From all reports, that is no longer the case. Now it appears RDAs will be dissolved, and raising the money needed for land and infrastructure will range from difficult to impossible in this new climate. It's unfortunate. However, the proposed Coliseum City project may be less affected than other sites for the following reasons:

(1) The land is controlled by the City/JPA; (2) Environmental costs would be lower due to the fact that that site already has a sports facility and no new reports would have to be generated due to "existing use"; and (3) The infrastructure is already in place. Not that it's all there yet, but it's much further along since it has been a sports facility for the last 40 years. While Victory Court is the ultimate win-win for everybody, we are also realists here.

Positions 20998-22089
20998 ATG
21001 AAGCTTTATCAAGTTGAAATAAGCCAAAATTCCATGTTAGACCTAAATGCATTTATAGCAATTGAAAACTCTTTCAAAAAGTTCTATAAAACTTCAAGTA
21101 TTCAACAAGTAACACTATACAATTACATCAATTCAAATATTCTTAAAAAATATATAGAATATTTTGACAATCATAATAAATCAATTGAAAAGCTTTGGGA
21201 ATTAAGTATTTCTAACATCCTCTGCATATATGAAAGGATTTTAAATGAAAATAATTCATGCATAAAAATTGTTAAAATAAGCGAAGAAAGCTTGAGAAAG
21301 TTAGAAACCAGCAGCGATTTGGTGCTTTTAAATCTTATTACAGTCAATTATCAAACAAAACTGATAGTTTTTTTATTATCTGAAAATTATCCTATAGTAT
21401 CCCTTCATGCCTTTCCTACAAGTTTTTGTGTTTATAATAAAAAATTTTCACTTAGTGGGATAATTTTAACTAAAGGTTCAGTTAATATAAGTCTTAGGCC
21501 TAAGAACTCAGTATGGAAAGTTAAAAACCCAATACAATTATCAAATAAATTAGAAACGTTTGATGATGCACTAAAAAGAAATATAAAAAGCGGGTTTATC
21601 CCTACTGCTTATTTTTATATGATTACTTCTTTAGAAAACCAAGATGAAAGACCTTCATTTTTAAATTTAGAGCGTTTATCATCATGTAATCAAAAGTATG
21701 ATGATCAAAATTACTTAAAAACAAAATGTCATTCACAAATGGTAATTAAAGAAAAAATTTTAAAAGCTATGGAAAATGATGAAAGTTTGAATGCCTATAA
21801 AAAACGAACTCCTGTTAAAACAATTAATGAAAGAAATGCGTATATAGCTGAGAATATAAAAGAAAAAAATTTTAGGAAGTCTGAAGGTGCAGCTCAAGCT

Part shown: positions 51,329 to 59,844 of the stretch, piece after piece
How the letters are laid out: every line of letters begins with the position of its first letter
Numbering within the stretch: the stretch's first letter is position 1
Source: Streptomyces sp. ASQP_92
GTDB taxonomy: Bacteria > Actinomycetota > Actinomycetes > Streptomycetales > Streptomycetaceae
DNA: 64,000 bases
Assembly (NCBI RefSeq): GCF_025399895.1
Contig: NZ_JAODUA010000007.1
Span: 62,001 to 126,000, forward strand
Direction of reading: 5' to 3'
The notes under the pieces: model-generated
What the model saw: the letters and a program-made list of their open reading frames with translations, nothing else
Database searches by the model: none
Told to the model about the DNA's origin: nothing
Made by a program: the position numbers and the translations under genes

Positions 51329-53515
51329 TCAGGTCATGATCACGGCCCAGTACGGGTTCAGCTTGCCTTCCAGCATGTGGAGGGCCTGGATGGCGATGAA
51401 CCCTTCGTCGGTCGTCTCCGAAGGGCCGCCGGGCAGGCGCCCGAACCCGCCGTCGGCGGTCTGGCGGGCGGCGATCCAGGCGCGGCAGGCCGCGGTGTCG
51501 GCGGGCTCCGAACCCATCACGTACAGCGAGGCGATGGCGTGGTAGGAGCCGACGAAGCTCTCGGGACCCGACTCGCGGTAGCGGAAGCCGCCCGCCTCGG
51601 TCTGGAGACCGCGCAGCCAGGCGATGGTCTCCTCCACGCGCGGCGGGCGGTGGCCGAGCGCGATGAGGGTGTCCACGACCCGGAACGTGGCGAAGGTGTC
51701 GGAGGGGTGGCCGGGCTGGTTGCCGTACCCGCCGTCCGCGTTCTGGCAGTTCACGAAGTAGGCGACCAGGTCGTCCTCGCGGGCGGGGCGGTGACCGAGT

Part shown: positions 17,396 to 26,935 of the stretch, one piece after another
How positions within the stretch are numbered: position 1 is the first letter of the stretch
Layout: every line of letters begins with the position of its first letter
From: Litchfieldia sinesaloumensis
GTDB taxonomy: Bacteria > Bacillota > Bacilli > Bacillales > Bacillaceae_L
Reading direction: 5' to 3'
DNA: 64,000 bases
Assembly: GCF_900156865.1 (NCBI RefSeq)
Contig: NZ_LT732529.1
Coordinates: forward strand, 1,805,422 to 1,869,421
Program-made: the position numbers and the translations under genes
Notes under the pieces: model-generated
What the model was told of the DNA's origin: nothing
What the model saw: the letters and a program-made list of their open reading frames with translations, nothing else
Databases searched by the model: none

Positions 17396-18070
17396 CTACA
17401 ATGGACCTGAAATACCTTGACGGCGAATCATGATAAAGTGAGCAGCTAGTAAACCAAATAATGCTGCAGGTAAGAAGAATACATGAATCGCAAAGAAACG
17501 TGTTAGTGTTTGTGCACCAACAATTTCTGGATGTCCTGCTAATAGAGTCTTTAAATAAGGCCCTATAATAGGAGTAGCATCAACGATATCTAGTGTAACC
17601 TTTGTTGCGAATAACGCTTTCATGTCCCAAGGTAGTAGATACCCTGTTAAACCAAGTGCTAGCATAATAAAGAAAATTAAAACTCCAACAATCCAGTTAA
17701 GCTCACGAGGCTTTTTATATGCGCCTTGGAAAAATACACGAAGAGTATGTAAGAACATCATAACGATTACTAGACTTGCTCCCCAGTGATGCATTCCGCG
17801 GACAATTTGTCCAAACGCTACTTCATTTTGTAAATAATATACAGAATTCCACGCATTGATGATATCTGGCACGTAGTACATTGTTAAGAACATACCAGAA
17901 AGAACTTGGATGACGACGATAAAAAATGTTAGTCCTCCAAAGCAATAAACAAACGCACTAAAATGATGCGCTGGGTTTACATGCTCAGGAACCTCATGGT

The death of RDAs has serious implications for San Jose as well. Recently the San Jose Redevelopment agency transferred all its assets to the Diridon Development Authority (DDA), which is an RDA of a different color. With mounting legal battles over the land, it's obvious that the DDA was only put together to protect its assets from the state money grab. Any challenger to the San Jose ballpark plan can use today's court decision as ammunition against the stadium plan. SJ backers are also leaning very heavily on Lew Wolff's statement that he is supposedly going to pay for "everything." Well, not only would that be nearly a first for sports owners, but it also would be very questionable coming from Lew. To this date, Lew has never indicated how he intends to pay for any of his stadiums, going all the way back to his "attempts" to build in Oakland, or later Fremont. It's also true about San Jose today (both the Quakes and the A's). Also, Wolff has been the king of trying to squeeze low-ball deals. He managed to low-ball the city of San Jose not once but twice when he got San Jose to fork over $132 million worth of land for just $81 million for the Quakes stadium deal. He also tried to low-ball San Jose State University for a potential stadium site. A's fans everywhere should be very skeptical of this guy.